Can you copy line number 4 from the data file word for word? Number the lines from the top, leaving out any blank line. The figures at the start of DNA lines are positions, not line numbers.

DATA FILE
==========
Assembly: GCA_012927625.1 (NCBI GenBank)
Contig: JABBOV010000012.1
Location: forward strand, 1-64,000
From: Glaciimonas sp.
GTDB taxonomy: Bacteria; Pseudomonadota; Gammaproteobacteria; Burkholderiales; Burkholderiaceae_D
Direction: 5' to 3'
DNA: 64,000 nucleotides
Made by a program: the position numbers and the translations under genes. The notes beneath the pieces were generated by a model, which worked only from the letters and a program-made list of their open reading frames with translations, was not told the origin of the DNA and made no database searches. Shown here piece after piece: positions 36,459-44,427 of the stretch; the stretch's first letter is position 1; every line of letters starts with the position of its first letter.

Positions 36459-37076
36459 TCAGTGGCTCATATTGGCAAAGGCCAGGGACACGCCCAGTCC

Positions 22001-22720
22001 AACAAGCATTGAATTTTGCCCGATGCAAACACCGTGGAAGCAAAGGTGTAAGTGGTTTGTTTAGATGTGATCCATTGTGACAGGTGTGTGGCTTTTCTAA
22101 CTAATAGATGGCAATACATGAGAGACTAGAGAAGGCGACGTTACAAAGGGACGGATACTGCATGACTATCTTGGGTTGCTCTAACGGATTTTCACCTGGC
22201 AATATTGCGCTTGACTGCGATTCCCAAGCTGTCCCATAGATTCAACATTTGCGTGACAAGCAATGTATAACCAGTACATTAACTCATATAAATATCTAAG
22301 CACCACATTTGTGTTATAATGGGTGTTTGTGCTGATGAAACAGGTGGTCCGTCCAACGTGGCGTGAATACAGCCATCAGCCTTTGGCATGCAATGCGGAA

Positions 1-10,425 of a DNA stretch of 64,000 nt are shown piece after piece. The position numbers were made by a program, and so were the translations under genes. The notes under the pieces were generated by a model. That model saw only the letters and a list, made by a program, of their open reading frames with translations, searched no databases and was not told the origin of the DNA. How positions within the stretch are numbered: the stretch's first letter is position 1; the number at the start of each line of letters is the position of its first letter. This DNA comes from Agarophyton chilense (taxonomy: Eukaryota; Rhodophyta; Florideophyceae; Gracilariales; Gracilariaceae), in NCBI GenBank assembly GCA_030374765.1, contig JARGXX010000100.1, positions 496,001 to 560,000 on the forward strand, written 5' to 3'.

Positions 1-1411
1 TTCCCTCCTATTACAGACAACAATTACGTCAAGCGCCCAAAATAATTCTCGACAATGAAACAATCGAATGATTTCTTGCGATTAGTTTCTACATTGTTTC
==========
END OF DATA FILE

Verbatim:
From: Glaciimonas sp.